1/2 cup OLIVE OIL
8 MULTICOLORED SUMMER BELL PEPPERS, seeded, cored, ribs cut out, and cut into as uniformly sliced cuts as you can get.
2 MEDIUM SLICED ONIONS
3 SLICED CLOVES OF GARLIC
1/2 TSP. CRUMBLED DRIED OREGANO
1 TSP. RINSED SALTED CAPERS
1 ANCHOVY FILET (ok, optional if you refuse to enjoy the umami that those delicious little fish give without making it taste like fish…just sayin…)
1 TABLESPOON OF TOMATO PASTE (i use imported Italian tomato paste)
2 TABLESPOONS OF RED WINE VINEGAR
1/8 cup WHITE WINE
In a large heavy pot(Dutch oven) heat 1/2 the olive oil and add the peppers. Season the peppers with salt and make sure to coat them well with the oil. This really helps with breaking them down. Let this cook, stirring occasionally for 15 minutes. Now add the onion, garlic, anchovy, oregano and pinch of peperoncino, pinch of salt and blend well with the peppers. Let this cook for 10 minutes.Add the wine and tomato paste the rest of the olive oil and the capers and blend well. Continue to cook on low for 1 hour, stirring frequently. When the peppers are nice and soft, add the vinegar and stir. Taste. Check for seasonings at this point. Remove from the heat and let it sit for 3 hours or over night. Then use either at room temperature or gently reheated.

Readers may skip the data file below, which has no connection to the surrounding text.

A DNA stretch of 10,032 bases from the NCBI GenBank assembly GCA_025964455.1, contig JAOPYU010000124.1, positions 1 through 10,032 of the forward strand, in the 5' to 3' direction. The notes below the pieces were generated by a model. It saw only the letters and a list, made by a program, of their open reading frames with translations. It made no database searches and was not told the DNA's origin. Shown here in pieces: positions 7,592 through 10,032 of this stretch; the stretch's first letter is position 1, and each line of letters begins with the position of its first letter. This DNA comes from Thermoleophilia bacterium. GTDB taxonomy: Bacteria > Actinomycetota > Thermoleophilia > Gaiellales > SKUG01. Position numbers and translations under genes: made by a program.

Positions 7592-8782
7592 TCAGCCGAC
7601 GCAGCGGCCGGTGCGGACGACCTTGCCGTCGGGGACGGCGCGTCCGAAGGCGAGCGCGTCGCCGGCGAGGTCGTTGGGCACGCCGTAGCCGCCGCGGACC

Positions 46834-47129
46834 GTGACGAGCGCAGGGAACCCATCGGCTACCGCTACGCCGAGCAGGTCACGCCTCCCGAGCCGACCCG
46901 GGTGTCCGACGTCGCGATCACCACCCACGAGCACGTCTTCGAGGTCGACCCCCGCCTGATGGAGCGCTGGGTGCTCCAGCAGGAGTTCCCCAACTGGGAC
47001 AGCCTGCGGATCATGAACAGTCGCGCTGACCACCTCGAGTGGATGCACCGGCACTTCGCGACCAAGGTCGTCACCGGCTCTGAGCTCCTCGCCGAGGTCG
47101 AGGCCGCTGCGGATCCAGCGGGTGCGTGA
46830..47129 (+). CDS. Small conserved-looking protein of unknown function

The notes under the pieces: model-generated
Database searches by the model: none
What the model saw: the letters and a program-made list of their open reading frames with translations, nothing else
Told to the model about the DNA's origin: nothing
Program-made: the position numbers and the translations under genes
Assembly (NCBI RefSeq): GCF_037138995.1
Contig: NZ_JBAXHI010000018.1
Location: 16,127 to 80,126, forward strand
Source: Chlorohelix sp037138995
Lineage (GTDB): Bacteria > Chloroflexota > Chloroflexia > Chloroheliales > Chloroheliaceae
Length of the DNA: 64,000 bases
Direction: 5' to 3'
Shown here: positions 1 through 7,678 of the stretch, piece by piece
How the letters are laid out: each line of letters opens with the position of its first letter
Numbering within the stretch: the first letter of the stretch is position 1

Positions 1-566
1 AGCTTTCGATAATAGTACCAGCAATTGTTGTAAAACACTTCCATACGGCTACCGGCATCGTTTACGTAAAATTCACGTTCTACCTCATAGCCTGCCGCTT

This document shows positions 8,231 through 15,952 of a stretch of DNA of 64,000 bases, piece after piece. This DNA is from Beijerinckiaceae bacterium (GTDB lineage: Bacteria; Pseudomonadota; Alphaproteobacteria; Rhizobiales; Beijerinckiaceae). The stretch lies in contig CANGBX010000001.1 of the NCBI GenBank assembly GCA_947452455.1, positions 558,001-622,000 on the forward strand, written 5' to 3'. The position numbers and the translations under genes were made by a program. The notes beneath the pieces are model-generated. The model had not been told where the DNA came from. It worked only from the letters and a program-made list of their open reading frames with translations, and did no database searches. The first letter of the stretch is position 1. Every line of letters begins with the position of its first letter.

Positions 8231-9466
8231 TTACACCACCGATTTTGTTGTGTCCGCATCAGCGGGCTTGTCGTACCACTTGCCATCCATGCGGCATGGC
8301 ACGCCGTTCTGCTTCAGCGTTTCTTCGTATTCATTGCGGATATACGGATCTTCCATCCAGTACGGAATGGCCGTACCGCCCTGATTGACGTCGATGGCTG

Some people add olive to this. I prefer not too. Up to you. TUTTI I GUSTI SON GUSTI!! meaning everyone to their own tastes!!
So what are we using this in?? Again, on it’s own as a main or side with bread…in eggs, frittata, over an omelette, mixed with potatoes, on sandwiches, with sausages and pork, over grilled chicken..on flatbreds, pizzas, bruschetta and crostini…More local peppers…these are from another fantastic local farm market I frequent… MATT’S FARM MARKET in Lake Como, NJ… http://www.mattsfarmmarket.com/